Chiral Structures from Achiral Micellar Lyotropic Liquid Crystals under Capillary Confinement
Journal article, 2017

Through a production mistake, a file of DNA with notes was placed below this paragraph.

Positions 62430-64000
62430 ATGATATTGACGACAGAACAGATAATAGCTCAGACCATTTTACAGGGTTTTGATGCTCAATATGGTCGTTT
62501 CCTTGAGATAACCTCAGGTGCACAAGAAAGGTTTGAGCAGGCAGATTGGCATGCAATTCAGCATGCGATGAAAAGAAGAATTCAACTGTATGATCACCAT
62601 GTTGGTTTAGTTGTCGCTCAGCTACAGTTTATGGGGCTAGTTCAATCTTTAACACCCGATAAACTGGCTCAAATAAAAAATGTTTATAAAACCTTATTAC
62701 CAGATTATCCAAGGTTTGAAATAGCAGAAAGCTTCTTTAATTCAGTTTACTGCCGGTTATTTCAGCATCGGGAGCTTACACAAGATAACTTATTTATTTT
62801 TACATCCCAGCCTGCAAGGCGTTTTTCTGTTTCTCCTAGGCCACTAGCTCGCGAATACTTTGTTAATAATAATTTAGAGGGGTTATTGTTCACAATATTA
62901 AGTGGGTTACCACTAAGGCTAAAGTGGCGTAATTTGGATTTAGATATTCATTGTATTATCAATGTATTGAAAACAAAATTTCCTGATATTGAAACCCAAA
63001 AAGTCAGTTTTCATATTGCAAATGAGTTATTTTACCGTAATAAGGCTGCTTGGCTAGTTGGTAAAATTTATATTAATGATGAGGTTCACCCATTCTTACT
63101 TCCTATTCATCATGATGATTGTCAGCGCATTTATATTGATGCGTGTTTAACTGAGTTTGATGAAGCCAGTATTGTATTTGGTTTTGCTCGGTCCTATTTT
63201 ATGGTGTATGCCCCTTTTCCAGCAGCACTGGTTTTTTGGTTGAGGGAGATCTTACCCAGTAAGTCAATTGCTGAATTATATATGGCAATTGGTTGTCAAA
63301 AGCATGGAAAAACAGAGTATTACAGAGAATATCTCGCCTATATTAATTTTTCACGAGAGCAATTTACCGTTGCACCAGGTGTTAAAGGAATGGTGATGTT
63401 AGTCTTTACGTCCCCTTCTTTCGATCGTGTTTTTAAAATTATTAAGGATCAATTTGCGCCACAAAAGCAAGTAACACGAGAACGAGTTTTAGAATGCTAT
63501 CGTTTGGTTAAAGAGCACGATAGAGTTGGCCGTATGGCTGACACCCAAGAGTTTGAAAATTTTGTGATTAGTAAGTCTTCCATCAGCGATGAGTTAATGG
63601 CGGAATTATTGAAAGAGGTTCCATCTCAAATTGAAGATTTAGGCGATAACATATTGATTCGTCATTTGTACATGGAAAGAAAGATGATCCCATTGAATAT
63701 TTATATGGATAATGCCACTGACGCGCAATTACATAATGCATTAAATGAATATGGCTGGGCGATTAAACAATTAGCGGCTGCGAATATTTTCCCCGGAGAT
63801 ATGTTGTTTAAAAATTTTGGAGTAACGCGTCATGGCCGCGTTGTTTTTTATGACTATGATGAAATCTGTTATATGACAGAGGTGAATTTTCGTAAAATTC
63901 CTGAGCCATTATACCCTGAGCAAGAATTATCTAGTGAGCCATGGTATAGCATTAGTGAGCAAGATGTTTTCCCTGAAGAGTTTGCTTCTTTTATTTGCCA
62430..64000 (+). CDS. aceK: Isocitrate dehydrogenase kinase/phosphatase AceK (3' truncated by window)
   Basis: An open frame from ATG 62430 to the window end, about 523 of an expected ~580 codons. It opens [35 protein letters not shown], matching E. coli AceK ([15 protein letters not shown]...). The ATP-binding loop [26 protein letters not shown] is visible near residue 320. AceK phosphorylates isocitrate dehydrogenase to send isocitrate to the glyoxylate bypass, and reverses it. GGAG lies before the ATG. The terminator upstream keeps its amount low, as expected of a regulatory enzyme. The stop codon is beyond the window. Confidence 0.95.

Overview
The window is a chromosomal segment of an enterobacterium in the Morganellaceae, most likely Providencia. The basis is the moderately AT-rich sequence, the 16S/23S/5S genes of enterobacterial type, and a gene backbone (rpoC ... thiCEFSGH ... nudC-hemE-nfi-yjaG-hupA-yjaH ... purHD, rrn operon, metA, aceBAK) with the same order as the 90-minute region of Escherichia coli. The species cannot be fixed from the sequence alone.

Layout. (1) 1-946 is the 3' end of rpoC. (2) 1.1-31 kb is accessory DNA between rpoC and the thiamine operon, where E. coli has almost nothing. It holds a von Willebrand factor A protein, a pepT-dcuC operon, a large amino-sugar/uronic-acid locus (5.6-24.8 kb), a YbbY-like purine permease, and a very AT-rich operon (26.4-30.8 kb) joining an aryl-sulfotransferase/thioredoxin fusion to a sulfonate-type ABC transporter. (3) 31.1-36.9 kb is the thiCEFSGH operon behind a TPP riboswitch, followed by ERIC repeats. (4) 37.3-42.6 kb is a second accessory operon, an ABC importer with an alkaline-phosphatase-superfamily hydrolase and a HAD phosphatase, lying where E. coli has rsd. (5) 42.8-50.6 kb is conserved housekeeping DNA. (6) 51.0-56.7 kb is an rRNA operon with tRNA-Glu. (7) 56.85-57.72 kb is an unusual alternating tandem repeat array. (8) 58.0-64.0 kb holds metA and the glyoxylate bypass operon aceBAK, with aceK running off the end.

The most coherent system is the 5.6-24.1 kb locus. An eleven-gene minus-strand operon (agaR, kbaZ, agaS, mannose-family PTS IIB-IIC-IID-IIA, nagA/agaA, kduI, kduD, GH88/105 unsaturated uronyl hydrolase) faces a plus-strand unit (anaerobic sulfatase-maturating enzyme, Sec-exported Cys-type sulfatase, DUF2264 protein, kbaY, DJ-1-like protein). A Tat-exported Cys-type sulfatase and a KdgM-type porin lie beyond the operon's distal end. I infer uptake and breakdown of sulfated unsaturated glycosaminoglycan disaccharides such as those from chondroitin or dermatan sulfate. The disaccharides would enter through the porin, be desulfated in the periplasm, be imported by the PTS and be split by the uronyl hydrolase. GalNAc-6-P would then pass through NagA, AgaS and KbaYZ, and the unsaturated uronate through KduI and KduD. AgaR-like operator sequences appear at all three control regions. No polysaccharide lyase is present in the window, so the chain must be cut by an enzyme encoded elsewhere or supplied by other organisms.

Recently, the emergence of spontaneous reflection-symmetry broken configurations in achiral chromonic liquid crystals confined in cylindrical capillaries with homeotropic anchoring at the cylinder walls was reported, namely, the so-called twisted-escaped radial (TER) and twisted planar polar (TPP) configurations. This new example of spontaneous reflection symmetry breaking in liquid crystals was attributed to the twist elastic modulus, which is known to be unusually small in comparison to the splay and bend moduli in the case of chromonic liquid crystals. We now report the experimental observation of reflection symmetry breaking in cylindrical capillaries in the case of a classical, achiral, and nonchromonic lyotropic liquid crystal forming a nematic phase of disklike micelles orienting homeotropically at the capillary walls. We observed the same chiral TER configuration, as well as a nonplanar twisted polar (TP) configuration. The TP configuration is characterized by two half-unit so-called twist disclinations, where the director twist around the line defects drives the formation of a double helix of the disclinations along the axis of the capillary. Additionally, there is a transverse twist between the two disclination lines with the same handedness as the axial twist. Similarities with and differences from the case of chromonic liquid crystals are discussed; in particular, we examine the conditions under which spontaneous reflection symmetry breaking occurs in the nonchromonic system. It seems that the chiral TER configuration can be stabilized by the presence of point defects.